Jones may be famous, but she’s not unusual. There are thousands and thousands of women who feel grief and guilt over their choice to have an abortion.
Pro-abortion groups want women to believe that no one ever experiences a moment’s regret over having an abortion, but experience says that is simply not true. Studies also show that women who have an abortion tend to develop emotional problems. One study found that the mean suicide rate among women was three times higher for those who had an abortion, while the suicide rate among women who gave birth was half the mean — making women who had an abortion six times more likely to commit suicide than those who gave birth.
Another study in the British Journal of Psychiatry found that women who had an abortion “were 34 percent more likely to develop an anxiety disorder, 37 percent more likely to experience depression, 110 percent more likely to abuse alcohol, 155 percent more likely to commit suicide, and 220 percent more likely to use marijuana.”
What these numbers tell us is that abortion doesn’t help women, and no matter how much the pro-abortion activists try to convince Americans that abortion is a simple medical procedure, most women know that something truly terrible has been done.
God’s Word prohibits abortion. The primary reason is that God detests murder — especially of the most innocent and vulnerable among us.
All of God’s commands were designed not only to protect victims from evil but also those who commit sin. When King David sinned, he experienced great suffering. Psalm 38:3-4 says,
“There is no soundness in my flesh because of Your indignation;
There is no health in my bones because of my sin.
For my iniquities are gone over my head;
As a heavy burden they weigh too much for me.”
God tells us that sin provides us nothing good. Romans 6:20-23 says,
“For when you were slaves of sin, you were free in regard to righteousness. Therefore what benefit were you then deriving from the things of which you are now ashamed? For the outcome of those things is death. But now having been freed from sin and enslaved to God, you derive your benefit, resulting in sanctification, and the outcome, eternal life. For the wages of sin is death, but the free gift of God is eternal life in Christ Jesus our Lord.”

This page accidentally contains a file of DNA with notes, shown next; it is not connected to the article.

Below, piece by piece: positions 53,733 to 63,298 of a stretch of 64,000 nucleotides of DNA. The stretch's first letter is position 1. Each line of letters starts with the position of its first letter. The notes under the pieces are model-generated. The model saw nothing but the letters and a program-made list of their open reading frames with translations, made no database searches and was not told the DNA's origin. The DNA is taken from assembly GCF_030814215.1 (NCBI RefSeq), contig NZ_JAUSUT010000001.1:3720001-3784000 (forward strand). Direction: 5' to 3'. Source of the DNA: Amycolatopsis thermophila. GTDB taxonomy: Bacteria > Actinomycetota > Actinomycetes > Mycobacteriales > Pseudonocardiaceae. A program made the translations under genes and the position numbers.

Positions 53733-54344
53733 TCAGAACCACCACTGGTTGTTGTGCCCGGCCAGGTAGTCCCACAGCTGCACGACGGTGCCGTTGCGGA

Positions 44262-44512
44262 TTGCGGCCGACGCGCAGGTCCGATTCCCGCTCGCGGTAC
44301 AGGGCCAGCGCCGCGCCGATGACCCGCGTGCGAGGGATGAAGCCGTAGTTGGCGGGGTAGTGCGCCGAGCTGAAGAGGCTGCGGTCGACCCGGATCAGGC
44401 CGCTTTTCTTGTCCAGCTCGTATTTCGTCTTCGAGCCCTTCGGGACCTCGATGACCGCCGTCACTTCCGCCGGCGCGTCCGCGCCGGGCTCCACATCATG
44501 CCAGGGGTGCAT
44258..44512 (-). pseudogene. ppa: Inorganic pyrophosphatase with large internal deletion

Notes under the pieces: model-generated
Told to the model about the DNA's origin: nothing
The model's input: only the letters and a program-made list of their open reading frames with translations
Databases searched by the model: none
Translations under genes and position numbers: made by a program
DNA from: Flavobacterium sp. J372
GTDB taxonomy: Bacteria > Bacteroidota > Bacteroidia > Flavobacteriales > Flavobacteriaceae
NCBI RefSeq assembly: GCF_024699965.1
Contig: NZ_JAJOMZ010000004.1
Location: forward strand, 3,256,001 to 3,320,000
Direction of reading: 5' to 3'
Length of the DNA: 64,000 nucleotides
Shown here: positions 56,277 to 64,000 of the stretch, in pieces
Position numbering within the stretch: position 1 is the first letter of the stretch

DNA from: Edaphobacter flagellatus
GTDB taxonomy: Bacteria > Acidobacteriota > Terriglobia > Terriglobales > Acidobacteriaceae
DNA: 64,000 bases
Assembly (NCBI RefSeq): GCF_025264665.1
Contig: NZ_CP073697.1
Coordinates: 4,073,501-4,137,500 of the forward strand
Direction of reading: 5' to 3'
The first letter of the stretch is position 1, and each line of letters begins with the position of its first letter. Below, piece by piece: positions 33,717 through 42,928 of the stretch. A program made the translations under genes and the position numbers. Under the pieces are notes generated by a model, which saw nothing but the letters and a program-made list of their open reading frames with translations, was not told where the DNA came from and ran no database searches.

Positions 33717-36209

God’s Word will guard us from sin and its consequences if we listen, but it also brings us to the grace of Christ for repentance and forgiveness of our sins.
Women who have had an abortion know deep down that they were once “with child” and by their choice that child’s life has been terminated. Many women live in silent pain, unable to handle that their decision can never be undone and unsure where to turn.
The solution, as Kaya Jones has lived and is now boldly telling the world, is to turn to Christ. Only He can save us from our sins and only He can provide the love, mercy, peace, and forgiveness that we need to not only obtain salvation but to forgive ourselves for the harm we have done to others.
Many women, like Kaya, are pressured by the abortion industry or those with a self-serving agenda into taking the (seemingly) easy way out of an unplanned or inconvenient pregnancy. And some don’t realize what they’ve done until it’s all over. But thanks to Christ and His sacrifice on the cross, no sin is beyond His forgiveness and no sinner is beyond His grace.
As Christians, we must follow Kaya’s example and compassionately reach out to women who have had an abortion, share the Gospel with them, show them Christ’s love and mercy, and pray fervently that they receive both His salvation and His peace that passes all understanding.
Ready to dive deeper into the intersection of faith and policy? Head over to our Theology of Politics series page where we’ve published several long-form pieces that will help Christians navigate where their faith should direct them on political issues.